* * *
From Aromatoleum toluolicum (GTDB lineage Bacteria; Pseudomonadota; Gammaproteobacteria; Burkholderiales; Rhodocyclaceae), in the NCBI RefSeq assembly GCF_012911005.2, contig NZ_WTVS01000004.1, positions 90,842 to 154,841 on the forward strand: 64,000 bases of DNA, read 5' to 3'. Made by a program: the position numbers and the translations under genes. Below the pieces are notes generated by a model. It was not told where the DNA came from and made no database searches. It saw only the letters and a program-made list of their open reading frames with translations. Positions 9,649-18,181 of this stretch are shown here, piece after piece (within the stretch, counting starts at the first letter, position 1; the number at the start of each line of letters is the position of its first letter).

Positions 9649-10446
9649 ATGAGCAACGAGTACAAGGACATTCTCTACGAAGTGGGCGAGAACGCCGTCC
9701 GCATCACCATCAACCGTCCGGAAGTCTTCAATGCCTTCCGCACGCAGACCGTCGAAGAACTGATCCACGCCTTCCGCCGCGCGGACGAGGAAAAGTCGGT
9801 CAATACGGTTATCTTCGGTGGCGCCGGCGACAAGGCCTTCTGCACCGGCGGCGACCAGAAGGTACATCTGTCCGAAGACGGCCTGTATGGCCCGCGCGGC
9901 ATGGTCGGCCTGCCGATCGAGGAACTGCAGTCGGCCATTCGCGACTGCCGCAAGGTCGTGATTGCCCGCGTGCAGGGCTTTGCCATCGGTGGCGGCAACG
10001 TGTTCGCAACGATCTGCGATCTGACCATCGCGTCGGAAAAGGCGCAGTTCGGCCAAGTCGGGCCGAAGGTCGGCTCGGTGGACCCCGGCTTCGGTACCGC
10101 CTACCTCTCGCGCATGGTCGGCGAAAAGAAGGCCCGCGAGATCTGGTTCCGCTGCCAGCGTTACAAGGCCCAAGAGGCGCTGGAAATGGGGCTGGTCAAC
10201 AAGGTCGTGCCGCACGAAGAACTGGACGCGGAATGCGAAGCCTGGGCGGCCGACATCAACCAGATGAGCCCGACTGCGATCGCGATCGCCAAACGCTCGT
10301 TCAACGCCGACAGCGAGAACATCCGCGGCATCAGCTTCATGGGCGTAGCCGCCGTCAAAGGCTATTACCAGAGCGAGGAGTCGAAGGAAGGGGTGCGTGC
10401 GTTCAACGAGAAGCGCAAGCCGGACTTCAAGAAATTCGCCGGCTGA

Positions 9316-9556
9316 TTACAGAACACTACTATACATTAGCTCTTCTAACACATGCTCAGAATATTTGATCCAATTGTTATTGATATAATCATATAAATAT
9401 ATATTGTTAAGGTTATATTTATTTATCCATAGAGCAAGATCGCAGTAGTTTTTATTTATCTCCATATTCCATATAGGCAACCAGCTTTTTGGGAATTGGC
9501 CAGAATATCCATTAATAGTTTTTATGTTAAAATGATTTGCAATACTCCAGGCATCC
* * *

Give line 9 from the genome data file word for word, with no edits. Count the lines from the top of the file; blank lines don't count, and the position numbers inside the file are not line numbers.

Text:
10201 AAGGTCGTGCCGCACGAAGAACTGGACGCGGAATGCGAAGCCTGGGCGGCCGACATCAACCAGATGAGCCCGACTGCGATCGCGATCGCCAAACGCTCGT